Medi-Scan Inc. has emerged from stealth mode with cloud-based software that converts the data on ultrasound analog 2D grayscale images into a digital 3D high-definition (HD) format in less than two minutes. The company is currently focusing its efforts on the heart and lungs, with the aim of providing quick, point-of-service evaluation and triaging of patients with heart disease and other conditions, including those suffering from COVID-19.

The goal is to provide HD 3D ultrasound quickly, conveniently and at an affordable price.

Initially focused on tendons and sports medicine, Medi-Scan pivoted to address the need for better point-of-care (POC) imaging options for the lungs and heart as emergency rooms filled up with COVID-19 patients last year. While the respiratory toll of the coronavirus was already well known, data started coming out some months ago showing “this shredding of the fiber bundle of the inner wall of the heart,” including in asymptomatic patients with no history of heart disease, David Rubin, Medi-Scan’s chairman and CEO, told BioWorld.

A portable, hand-held solution

Typically, when COVID patients present in the ER needing a thorough evaluation, they have limited options – an X-ray or sonogram, which provide 2D grayscale images. To get a deeper dive, patients must be moved through the hospital to a CT scan or MRI, potentially contaminating people along the way and incurring time to disinfect the room after each examination.

With Medi-Scan’s machine learning-based solution, clinicians have a portable, hand-held device that connects to their smartphone through a mobile app. The app includes multiple reporting features and a full, built-in EMR with telehealth capability.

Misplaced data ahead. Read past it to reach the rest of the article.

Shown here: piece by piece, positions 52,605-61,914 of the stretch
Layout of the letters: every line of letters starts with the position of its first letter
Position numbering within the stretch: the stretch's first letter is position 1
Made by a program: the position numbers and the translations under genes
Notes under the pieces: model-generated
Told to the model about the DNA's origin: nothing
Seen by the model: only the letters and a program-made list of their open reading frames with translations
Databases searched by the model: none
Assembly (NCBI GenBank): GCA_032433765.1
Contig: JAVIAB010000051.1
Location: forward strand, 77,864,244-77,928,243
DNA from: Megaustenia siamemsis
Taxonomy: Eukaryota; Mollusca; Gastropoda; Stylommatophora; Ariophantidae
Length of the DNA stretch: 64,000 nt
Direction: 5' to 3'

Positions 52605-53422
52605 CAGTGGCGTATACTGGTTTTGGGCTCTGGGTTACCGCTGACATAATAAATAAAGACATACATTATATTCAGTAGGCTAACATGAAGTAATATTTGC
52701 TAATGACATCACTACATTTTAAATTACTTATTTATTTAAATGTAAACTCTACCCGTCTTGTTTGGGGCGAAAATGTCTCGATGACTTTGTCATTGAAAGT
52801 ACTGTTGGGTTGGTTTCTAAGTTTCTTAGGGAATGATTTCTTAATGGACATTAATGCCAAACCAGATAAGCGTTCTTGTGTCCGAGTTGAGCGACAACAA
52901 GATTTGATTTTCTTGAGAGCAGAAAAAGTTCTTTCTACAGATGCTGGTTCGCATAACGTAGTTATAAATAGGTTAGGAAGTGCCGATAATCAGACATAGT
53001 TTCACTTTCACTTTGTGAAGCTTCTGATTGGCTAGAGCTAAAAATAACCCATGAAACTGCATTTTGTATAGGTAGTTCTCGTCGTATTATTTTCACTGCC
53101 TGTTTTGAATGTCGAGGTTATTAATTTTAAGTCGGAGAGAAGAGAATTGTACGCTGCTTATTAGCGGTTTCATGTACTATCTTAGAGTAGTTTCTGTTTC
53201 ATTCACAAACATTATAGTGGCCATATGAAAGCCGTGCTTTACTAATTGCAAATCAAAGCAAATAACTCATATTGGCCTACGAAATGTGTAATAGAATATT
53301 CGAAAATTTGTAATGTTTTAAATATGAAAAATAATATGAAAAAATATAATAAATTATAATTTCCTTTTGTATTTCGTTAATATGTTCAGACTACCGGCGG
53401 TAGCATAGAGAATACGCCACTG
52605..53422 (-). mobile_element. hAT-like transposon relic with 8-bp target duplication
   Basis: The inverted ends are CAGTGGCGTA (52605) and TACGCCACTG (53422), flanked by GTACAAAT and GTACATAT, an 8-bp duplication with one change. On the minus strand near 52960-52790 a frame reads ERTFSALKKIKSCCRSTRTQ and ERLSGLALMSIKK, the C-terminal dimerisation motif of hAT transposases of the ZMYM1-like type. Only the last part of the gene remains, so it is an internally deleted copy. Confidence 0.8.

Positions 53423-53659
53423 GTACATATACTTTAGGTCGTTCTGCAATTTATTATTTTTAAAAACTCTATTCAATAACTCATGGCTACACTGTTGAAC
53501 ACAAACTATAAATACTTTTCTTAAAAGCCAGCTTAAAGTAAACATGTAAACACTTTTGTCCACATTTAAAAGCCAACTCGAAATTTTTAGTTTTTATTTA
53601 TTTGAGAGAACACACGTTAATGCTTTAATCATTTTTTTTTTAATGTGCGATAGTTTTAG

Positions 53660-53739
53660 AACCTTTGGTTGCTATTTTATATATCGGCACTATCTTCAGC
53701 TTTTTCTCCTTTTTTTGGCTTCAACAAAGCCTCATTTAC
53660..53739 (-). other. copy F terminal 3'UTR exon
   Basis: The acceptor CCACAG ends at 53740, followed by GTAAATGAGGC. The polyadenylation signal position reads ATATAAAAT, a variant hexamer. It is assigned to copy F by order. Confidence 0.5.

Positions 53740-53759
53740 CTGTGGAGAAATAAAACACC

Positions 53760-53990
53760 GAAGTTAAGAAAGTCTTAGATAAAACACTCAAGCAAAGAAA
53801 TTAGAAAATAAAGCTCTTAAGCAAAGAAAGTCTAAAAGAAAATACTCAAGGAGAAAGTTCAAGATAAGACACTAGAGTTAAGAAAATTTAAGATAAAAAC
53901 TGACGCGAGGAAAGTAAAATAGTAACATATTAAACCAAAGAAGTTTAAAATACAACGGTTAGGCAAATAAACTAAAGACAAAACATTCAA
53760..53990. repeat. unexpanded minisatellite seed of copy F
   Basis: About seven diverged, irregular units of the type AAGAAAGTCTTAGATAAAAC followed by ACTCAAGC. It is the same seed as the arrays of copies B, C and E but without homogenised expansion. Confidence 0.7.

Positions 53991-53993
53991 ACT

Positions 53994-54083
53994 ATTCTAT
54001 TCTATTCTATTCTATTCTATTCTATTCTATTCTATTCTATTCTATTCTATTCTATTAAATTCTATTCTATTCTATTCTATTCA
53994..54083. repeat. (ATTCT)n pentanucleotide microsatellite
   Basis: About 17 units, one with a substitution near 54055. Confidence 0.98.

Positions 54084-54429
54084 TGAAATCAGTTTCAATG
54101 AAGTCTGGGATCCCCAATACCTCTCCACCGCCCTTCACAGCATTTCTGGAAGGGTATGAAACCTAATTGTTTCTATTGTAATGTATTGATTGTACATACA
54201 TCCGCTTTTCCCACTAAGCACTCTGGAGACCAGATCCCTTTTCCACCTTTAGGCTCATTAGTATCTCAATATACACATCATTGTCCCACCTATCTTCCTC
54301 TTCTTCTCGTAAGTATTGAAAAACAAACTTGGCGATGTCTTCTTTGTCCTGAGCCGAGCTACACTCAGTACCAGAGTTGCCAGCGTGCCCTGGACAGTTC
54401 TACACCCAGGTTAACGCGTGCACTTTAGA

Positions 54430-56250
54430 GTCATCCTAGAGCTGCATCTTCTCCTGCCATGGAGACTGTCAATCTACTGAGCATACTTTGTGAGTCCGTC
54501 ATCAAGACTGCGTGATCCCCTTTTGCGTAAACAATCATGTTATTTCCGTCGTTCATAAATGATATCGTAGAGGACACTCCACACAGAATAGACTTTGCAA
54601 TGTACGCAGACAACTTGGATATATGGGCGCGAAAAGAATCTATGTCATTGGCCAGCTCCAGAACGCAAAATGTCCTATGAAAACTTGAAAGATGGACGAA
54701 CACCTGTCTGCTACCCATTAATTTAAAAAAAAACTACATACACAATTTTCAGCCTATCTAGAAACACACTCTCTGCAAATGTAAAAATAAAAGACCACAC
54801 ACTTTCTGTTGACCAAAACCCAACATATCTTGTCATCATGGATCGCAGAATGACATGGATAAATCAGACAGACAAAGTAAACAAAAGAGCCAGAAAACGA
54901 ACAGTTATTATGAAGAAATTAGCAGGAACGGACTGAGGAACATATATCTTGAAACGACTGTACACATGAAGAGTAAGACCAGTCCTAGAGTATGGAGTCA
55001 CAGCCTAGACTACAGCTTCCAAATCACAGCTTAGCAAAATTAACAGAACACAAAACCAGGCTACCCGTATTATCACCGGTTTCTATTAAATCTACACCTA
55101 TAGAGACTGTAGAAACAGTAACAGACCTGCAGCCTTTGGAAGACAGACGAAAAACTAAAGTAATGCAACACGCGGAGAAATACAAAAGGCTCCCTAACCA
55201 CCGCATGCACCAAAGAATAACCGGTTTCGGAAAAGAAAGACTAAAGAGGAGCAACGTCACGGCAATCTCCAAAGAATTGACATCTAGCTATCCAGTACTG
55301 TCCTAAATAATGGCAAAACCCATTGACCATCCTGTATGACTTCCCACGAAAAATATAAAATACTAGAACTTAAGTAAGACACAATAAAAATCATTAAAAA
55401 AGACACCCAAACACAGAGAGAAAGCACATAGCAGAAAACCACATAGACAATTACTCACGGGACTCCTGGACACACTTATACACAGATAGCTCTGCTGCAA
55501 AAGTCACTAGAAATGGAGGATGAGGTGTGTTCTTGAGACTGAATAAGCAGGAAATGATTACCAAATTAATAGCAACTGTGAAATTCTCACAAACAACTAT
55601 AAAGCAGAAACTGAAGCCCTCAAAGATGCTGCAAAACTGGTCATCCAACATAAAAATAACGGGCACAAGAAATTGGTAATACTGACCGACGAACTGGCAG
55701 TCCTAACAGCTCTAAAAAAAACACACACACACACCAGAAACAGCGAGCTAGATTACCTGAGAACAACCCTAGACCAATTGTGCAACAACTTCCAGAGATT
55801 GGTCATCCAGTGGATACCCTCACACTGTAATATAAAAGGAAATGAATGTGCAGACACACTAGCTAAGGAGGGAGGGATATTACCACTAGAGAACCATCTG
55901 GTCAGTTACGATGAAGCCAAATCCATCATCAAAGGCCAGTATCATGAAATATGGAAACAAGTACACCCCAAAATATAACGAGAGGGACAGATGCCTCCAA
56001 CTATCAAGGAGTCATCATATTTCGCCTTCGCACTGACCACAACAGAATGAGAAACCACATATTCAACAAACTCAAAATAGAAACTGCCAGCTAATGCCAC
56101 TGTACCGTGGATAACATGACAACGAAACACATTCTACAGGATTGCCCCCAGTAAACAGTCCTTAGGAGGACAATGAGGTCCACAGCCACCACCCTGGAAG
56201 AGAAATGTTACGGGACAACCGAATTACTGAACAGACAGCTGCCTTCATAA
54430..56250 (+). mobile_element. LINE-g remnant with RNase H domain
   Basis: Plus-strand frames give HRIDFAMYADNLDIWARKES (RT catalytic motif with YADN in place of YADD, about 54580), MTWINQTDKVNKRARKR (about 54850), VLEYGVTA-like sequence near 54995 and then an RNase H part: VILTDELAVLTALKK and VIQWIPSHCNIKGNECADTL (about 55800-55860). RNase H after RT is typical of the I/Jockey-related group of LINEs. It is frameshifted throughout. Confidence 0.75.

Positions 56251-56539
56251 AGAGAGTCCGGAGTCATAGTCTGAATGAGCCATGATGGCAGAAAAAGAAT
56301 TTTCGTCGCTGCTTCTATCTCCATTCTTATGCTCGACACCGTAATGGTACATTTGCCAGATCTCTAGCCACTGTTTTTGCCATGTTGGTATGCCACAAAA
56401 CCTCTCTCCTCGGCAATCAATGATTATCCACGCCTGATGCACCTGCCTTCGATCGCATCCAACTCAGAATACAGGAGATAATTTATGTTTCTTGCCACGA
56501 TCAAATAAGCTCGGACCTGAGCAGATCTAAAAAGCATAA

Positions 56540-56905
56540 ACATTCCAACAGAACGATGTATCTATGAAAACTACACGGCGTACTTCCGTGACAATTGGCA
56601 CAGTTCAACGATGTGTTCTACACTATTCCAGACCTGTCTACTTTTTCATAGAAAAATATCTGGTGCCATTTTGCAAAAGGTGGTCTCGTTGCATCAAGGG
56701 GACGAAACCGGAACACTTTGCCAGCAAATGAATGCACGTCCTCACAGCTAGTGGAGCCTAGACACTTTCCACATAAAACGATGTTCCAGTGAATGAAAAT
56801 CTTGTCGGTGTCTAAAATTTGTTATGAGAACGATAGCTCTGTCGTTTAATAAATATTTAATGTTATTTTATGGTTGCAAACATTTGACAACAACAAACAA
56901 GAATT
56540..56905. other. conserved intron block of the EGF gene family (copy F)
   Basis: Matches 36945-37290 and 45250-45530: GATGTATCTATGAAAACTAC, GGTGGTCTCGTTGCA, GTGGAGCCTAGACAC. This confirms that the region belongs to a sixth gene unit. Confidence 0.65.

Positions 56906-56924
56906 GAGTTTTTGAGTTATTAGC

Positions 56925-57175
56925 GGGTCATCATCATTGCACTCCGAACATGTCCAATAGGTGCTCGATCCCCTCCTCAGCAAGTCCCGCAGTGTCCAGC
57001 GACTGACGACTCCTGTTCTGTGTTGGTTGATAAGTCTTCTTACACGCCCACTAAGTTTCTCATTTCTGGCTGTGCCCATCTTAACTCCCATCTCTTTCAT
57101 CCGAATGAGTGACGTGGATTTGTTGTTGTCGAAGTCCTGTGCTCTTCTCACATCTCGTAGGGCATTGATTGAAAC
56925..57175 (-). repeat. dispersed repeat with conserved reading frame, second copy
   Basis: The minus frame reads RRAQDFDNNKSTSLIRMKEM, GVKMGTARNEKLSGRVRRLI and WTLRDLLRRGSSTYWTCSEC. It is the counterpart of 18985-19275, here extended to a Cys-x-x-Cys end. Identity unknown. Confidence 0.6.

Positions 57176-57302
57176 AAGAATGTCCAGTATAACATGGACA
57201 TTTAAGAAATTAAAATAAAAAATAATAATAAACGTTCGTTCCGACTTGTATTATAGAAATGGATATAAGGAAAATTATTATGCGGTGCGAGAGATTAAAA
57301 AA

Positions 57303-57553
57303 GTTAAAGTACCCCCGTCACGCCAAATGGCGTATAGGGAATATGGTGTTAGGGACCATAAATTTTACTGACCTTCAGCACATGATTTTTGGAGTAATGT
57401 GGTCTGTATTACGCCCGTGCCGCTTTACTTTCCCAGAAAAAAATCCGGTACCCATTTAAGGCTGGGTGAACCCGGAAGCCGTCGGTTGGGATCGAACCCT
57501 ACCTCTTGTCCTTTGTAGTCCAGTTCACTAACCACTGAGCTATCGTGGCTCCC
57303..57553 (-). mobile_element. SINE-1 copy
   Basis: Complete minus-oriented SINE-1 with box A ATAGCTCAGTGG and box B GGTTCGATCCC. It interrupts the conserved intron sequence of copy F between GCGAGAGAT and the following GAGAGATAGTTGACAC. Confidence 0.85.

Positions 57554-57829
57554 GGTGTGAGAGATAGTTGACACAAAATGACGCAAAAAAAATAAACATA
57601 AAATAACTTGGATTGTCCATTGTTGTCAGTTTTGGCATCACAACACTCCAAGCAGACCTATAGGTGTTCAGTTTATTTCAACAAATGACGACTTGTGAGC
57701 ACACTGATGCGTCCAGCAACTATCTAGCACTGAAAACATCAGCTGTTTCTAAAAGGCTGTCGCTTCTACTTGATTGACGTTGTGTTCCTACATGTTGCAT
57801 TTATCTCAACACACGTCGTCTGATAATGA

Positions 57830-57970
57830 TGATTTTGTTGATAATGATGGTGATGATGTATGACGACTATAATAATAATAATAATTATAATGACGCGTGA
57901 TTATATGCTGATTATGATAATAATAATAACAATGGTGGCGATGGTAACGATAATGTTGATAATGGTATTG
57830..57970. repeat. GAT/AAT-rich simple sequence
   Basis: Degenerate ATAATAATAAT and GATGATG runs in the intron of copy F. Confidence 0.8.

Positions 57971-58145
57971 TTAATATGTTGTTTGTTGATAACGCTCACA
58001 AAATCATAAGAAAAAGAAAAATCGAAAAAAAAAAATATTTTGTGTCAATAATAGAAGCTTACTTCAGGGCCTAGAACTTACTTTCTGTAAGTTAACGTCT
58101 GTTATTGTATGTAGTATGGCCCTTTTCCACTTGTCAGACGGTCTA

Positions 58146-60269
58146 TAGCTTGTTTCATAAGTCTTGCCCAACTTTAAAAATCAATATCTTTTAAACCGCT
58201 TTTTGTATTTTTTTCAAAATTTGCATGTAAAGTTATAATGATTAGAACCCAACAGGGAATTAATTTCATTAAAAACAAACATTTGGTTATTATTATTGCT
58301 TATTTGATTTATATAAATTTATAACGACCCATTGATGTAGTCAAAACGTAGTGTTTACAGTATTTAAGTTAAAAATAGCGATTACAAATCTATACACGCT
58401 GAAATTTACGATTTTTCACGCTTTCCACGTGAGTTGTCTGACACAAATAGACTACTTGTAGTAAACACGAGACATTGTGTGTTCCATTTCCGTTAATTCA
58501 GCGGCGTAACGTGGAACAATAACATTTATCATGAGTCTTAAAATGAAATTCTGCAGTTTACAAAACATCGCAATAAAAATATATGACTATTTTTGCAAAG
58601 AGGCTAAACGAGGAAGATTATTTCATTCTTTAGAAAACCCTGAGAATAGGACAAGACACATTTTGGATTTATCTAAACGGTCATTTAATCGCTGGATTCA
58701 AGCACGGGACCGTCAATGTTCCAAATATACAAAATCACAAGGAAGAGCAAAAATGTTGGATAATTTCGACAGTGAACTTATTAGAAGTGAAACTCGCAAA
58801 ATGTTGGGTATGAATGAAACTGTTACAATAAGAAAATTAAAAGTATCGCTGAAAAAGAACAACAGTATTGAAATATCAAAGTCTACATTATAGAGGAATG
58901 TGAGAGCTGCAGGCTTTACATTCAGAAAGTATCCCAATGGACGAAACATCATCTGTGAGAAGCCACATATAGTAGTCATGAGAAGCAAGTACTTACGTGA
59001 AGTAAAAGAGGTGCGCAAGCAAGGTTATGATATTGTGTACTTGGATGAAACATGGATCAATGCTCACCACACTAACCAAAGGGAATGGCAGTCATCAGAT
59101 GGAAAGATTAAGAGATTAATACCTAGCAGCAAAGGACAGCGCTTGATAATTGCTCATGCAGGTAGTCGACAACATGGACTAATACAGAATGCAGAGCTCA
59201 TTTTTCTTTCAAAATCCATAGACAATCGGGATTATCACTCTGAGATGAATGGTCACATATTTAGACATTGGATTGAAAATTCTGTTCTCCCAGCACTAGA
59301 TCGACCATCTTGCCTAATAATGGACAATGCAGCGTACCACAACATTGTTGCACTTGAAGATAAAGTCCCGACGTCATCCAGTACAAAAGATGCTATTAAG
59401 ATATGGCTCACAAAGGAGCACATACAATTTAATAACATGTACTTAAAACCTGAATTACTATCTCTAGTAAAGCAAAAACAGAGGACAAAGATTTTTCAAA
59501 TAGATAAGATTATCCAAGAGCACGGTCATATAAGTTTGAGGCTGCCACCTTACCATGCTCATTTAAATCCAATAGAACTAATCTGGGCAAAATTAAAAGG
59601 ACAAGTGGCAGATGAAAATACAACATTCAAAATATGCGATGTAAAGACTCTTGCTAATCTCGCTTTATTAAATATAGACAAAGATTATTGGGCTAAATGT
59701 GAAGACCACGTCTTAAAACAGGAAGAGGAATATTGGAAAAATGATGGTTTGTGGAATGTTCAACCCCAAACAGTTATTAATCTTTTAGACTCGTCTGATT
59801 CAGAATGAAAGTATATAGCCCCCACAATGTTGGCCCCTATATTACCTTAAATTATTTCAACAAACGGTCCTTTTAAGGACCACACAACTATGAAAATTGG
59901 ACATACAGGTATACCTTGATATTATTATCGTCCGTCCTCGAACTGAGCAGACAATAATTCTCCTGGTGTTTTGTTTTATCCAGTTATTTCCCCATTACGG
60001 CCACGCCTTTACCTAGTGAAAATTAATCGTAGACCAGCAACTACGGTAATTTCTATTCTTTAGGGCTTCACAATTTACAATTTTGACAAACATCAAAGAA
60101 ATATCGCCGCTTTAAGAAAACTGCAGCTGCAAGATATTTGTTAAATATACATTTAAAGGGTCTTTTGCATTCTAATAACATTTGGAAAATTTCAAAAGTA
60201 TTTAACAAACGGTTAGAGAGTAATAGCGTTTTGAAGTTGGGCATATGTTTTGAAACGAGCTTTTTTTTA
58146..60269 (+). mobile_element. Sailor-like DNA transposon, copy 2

David Rubin, CEO, Medi-Scan

“When you’re delivering a 3D image of whatever region you’re focused on, you can do a scan not moving the patient in the ER,” Rubin explained. As the patient’s condition progresses over time, “you can walk over with a portable, wireless device and scan the patient and … get insights into whether the patient is getting better or worse.”

The computer-intensive system includes advanced programming interfaces as well and can connect to a hospital’s database, enabling real-time sharing of images and reports.

To date, New York-based Medi-Scan has developed algorithms to enable 3D imaging from ultrasound of the tendons, lung and heart. For the tendons, the company uses a technique called image segmentation, which acts as a filter to decrease the amount of speckle noise in the background.

Two techniques are employed in the lung, fast Fourier transform, which aggregates the background speckle caused by scar tissue and water infiltrates, and image segmentation, which concentrates on illustrating the scar tissue.

“For the heart, we do not attempt to eliminate the speckle. We actually attempt to identify and track the speckle,” said Richard Parker, Medi-Scan’s chief research officer, describing a technique called automated functional imaging. With the heart pumping, the ultrasound beam intersects tissues, causing speckles that can be tracked across the myocardium.